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The Present

Poor and happy: The societies that defy life satisfaction trends

Some of the world’s most satisfied societies are poor, small, and remote.
A cluster of vibrant houses perched on a mountainside, offering a sense of life satisfaction.
Credit: Nina / Adobe Stock
Key Takeaways
  • In a recent study, researchers surveyed 3,000 people living in poor, small-scale societies about their life satisfaction.
  • The results found that these people’s life satisfaction is on par with people who live in the wealthiest countries.
  • One potential reason why simple joys such as social interaction and experiencing nature play an outsized role in driving life satisfaction in small-scale communities is that many of these societies aren’t heavily monetized.

The Melanesian people living in the Roviana and Gizo regions of the Solomon Islands are some of the poorest in the world. They live a subsistence lifestyle, fulfilling their needs by fishing and farming. Occasionally, they sell their goods at the local marketplace to buy processed foods or pay their children’s school tuition fees. The luxuries of modern life — smartphones, the internet, TV, memory-foam mattresses — are hard to find. But despite this materially simple existence, the Melanesians express higher life satisfaction than residents of Finland and Denmark, who regularly make headlines as the happiest in the world.

One of the most robust findings in happiness research is the link between income, wealth, and life satisfaction. The more money someone has, the more satisfied they tend to be. The richer a country, the happier its citizens. But as scientists are now learning, some buck this broad trend. People — often indigenous — who live in small, isolated communities tend to be as satisfied with their lives as people living in the wealthiest countries. Finding out why could benefit us all.

Wealth and life satisfaction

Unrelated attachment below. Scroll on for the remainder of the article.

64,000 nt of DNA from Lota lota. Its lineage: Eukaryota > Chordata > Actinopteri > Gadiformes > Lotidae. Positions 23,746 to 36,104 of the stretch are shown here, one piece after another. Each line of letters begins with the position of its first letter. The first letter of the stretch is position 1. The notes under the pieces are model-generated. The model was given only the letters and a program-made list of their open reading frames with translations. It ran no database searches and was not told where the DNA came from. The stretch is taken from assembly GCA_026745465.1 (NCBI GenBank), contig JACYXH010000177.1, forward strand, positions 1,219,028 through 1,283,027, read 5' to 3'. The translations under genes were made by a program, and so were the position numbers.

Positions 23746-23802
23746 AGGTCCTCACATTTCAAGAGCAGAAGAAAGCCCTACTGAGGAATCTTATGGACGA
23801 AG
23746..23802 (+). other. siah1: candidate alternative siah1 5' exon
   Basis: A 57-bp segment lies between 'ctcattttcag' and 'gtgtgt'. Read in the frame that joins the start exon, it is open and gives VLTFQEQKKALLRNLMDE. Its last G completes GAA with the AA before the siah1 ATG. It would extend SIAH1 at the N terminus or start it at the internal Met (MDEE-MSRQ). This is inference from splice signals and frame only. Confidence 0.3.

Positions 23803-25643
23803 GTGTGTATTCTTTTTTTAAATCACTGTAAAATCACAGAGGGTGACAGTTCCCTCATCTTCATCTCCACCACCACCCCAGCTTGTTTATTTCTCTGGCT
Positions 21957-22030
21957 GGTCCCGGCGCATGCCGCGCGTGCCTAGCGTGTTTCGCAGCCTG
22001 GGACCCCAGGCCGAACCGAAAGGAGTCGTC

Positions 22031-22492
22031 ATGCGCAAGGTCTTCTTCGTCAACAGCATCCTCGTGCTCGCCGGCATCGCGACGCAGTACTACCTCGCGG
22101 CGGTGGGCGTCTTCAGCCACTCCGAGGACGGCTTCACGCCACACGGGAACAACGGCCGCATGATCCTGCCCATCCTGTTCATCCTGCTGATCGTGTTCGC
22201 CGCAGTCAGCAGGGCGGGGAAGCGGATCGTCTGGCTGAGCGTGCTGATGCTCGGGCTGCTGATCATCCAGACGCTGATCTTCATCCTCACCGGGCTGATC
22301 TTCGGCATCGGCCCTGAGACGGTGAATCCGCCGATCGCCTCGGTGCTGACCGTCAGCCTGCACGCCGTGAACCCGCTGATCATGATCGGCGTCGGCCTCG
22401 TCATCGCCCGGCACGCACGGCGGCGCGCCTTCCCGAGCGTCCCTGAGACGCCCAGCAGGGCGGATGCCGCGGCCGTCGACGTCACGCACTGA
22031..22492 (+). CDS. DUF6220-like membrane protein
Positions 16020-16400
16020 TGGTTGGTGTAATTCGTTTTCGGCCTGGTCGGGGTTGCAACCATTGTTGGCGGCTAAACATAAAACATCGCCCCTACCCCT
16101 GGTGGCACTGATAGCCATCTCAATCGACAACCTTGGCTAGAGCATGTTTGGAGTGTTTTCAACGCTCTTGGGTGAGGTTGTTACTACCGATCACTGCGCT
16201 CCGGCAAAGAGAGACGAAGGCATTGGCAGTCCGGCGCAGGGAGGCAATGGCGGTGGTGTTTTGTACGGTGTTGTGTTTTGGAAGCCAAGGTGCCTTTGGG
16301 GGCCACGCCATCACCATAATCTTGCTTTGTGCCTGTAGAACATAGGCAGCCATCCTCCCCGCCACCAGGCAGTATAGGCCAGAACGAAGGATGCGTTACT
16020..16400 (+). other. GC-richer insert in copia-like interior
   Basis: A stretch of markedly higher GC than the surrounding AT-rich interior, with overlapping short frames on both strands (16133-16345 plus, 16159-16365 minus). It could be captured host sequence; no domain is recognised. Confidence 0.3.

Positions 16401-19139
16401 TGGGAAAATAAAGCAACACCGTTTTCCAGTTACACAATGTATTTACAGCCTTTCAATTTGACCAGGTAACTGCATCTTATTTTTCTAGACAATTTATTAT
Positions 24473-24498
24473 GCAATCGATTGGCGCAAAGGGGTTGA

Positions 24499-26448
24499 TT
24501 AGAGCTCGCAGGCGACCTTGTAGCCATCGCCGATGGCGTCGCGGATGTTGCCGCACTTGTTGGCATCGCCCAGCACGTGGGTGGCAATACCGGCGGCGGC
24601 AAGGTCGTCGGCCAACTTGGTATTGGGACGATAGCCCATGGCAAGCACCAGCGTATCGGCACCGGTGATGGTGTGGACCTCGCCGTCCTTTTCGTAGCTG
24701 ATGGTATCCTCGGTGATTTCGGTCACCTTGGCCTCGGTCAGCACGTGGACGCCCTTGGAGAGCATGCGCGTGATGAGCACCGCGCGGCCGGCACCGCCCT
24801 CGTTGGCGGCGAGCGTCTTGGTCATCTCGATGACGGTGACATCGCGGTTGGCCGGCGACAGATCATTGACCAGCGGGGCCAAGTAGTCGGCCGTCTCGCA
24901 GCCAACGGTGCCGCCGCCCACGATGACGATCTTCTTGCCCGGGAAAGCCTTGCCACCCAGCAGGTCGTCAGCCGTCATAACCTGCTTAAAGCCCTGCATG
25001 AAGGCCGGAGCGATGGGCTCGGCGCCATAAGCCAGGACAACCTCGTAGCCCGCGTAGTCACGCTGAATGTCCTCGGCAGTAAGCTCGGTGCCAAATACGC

It was this aim that inspired new research published in the Proceedings of the National Academy of Sciences. Scientists from Universitat Autònoma de Barcelona in Spain and McGill University in Canada traveled across the world to survey close to 3,000 members of 19 poor, small-scale societies located in 18 different countries. They visited Kumbungu in Ghana, Laprak in Nepal, Vavatenina in Madagascar, and Lonquimay in Chilé, among many other remote places. The scientific trek was primarily for a grander project concerning climate change, but the researchers also assessed subjects’ life satisfaction.

“The average reported life satisfaction among our 19 surveyed small-scale societies is 6.8 out of 10, even though most of the sites have estimated annual monetary incomes of less than US $1,000 per person,” the researchers reported. Life satisfaction values this high are typically only seen in countries where GDP per capita exceeds $40,000 per year.

A graph showcasing the percentage of small and medium-sized enterprises in the U.S., with no direct correlation to life satisfaction.
Life satisfaction’s link with income, shown on a logarithmic scale. (Credit: Galbraith et al. / PNAS)

So what explains this leap to a higher level of happiness? Western anthropologists who’ve visited small-scale communities have generally found that these people derive a great deal of satisfaction from simple activities such as listening to music, going for a walk, or just relaxing. Relationships with friends and family as well as socializing also bring lots of joy. Community members also tend to greatly value spending time in nature. Copious studies show that being outside in pristine, natural habitats boosts mood, health, and overall well-being.

An obvious potential reason why simple joys such as social interaction and experiencing nature play an outsized role in driving life satisfaction in small-scale communities is that many of these societies aren’t heavily monetized. In prior research, members of the same Barcelona and McGill team visited other small societies and compared their collective well-being. They found that in communities where money played a larger role, reported drivers of happiness shifted: People went from enjoying experiential activities in contact with nature to instead prioritizing social and economic factors. Money brought happiness rather than life’s simple pleasures.

The central takeaway, according to the researchers of the present study, is life satisfaction “does not require the elevated rates of material consumption generally associated with high monetary income.” Once peoples’ basic needs — like housing, food, and safety — are met, joy can be found in the people and places around us.


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